Below, an example of disclosure of free equity, where the partner firms cover all project expenses on behalf of government. There is no requirement for SOE Philippines Mining Development Corporation (PMDC) to fund its equity interest.
Step 3: Describe any changes in state participation in the year under review
The MSG should identify any changes in state ownership of interests in extractives companies and projects in the year under review. Transparency in changes in state participation is key to understanding acquisitions and sales by the state and SOEs in the extractive industries, the valuation of state assets, whether transactions were undertaken on a commercial basis, and whether transfers of state assets to extractive companies were done with or without compensation. For each change in state ownership in the year under review, EITI reporting should indicate the corresponding terms of the transaction, including valuation and revenues.
Indonesia: Changes in SOE ownership
2016 ownership changes in national oil company PT Pertamina’s working areas.
Ghana: Changes in state participation
The PIAC (Public Interest and Accountability Committee) reports in detail any change in state participation with implications for GNPC’s oil revenues.
Step 4: Assess the materiality of SOEs’ revenues and payments to government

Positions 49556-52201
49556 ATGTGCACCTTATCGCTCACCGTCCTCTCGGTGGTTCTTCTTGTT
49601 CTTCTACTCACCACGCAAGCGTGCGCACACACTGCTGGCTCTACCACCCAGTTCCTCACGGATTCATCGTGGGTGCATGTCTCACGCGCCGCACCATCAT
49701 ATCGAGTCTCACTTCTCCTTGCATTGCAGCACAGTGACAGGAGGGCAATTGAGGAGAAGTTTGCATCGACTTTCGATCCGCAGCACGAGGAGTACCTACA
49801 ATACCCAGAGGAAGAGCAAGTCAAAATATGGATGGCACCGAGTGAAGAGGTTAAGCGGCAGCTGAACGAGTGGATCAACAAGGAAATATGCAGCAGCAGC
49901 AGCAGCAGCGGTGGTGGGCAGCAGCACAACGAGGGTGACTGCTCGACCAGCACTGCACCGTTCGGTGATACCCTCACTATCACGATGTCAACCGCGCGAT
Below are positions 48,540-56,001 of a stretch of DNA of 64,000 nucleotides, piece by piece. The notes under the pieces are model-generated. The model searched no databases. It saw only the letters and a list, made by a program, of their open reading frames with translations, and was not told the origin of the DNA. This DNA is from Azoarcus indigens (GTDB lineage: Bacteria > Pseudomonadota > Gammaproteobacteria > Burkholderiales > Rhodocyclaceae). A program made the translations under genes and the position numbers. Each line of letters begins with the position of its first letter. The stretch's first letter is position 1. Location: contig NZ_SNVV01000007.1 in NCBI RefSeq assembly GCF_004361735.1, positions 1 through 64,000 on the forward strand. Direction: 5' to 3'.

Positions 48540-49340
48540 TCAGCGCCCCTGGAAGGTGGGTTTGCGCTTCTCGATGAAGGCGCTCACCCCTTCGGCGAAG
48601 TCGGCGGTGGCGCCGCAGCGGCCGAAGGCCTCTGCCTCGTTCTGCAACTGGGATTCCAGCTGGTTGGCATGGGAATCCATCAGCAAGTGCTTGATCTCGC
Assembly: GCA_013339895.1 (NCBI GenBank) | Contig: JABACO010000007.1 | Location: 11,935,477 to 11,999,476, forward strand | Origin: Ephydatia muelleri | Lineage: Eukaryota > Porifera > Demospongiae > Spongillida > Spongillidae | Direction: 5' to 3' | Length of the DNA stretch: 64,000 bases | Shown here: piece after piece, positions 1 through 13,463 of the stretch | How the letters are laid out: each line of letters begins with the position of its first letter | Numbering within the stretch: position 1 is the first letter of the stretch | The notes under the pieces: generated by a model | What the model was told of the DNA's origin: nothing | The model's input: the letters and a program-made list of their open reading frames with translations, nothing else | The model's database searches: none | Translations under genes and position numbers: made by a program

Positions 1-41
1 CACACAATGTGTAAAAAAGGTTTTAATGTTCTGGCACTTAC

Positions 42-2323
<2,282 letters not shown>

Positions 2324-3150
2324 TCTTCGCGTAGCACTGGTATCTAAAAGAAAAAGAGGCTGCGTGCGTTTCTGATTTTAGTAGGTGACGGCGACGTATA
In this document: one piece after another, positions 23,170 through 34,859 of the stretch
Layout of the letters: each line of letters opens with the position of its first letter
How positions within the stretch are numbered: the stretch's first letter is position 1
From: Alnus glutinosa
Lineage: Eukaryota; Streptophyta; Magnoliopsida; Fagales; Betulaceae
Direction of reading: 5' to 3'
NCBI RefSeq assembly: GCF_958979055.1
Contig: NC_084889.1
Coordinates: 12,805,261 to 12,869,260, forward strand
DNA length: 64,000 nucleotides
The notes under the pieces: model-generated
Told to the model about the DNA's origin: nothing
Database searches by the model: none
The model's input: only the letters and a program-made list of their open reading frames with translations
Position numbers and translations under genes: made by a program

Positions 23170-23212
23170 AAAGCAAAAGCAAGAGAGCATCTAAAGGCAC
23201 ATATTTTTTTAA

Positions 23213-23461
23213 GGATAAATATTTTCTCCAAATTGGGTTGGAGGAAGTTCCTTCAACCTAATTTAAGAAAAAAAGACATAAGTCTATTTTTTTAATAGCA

The MSG should define the material SOEs for the purpose of EITI reporting. This means that the MSG has the flexibility to agreeing what constitutes a material SOE and which SOEs should be required to disclose information, by agreeing a materiality threshold. MSGs are encouraged to consider the non-commercial functions of the SOE in determining the materiality threshold.
Drawing on the comprehensive list of state participations in the mining, oil and gas sectors (Step 2), the MSG should refine a list of companies meeting the MSG’s definition of SOEs (Step 1). For each of the SOEs, the MSG should source from relevant government ministries or the SOEs themselves the value of:
- revenues collected from extractives companies,
- transfers in cash or in-kind to government entities.
By ranking all of the SOEs by value of their transfers to government, the MSG could consider setting a materiality threshold for selecting material SOEs that strikes a balance between comprehensiveness of disclosures and relevance of the information.
Non-financial factors can also help MSGs determine which SOEs are required to disclose information. In Iraq for instance, upstream oil and gas SOEs do not make financial payments to government, but are material given that they are involved in in-kind transfers and receive material transfers from government. MSGs could also take a risk-based approach to selecting SOEs to be included in the scope of disclosures in addition to those making material payments, considering which sub-sectors or commodities may be prone to governance risks or be of particular public interest.
The MSG should conclude on a list of SOEs considered material for EITI reporting in the year under review. On this basis, the MSG will need to describe the financial relations between SOEs and the government for those SOEs deemed material (Step 4).